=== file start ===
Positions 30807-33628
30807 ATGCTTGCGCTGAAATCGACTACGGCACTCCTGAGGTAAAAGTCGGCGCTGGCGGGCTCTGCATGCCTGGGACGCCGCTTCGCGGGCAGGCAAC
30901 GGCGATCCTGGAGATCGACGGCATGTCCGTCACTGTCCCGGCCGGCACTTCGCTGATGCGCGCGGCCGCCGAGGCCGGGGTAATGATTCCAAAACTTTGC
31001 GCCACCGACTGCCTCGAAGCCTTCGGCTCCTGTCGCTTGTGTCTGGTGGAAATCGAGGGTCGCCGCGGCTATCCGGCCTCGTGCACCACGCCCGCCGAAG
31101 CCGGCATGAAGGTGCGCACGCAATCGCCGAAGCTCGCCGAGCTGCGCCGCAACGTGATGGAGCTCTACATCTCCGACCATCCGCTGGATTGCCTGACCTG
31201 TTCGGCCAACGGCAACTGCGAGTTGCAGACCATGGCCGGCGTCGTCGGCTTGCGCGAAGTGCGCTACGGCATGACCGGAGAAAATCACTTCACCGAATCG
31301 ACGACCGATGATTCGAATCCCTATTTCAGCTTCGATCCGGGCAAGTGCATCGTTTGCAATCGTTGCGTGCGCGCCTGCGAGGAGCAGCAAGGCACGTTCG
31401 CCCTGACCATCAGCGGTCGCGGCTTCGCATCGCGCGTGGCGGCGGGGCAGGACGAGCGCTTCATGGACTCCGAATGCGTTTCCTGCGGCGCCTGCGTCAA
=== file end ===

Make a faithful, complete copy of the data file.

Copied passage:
Positions 30807-33628
30807 ATGCTTGCGCTGAAATCGACTACGGCACTCCTGAGGTAAAAGTCGGCGCTGGCGGGCTCTGCATGCCTGGGACGCCGCTTCGCGGGCAGGCAAC
30901 GGCGATCCTGGAGATCGACGGCATGTCCGTCACTGTCCCGGCCGGCACTTCGCTGATGCGCGCGGCCGCCGAGGCCGGGGTAATGATTCCAAAACTTTGC
31001 GCCACCGACTGCCTCGAAGCCTTCGGCTCCTGTCGCTTGTGTCTGGTGGAAATCGAGGGTCGCCGCGGCTATCCGGCCTCGTGCACCACGCCCGCCGAAG
31101 CCGGCATGAAGGTGCGCACGCAATCGCCGAAGCTCGCCGAGCTGCGCCGCAACGTGATGGAGCTCTACATCTCCGACCATCCGCTGGATTGCCTGACCTG
31201 TTCGGCCAACGGCAACTGCGAGTTGCAGACCATGGCCGGCGTCGTCGGCTTGCGCGAAGTGCGCTACGGCATGACCGGAGAAAATCACTTCACCGAATCG
31301 ACGACCGATGATTCGAATCCCTATTTCAGCTTCGATCCGGGCAAGTGCATCGTTTGCAATCGTTGCGTGCGCGCCTGCGAGGAGCAGCAAGGCACGTTCG
31401 CCCTGACCATCAGCGGTCGCGGCTTCGCATCGCGCGTGGCGGCGGGGCAGGACGAGCGCTTCATGGACTCCGAATGCGTTTCCTGCGGCGCCTGCGTCAA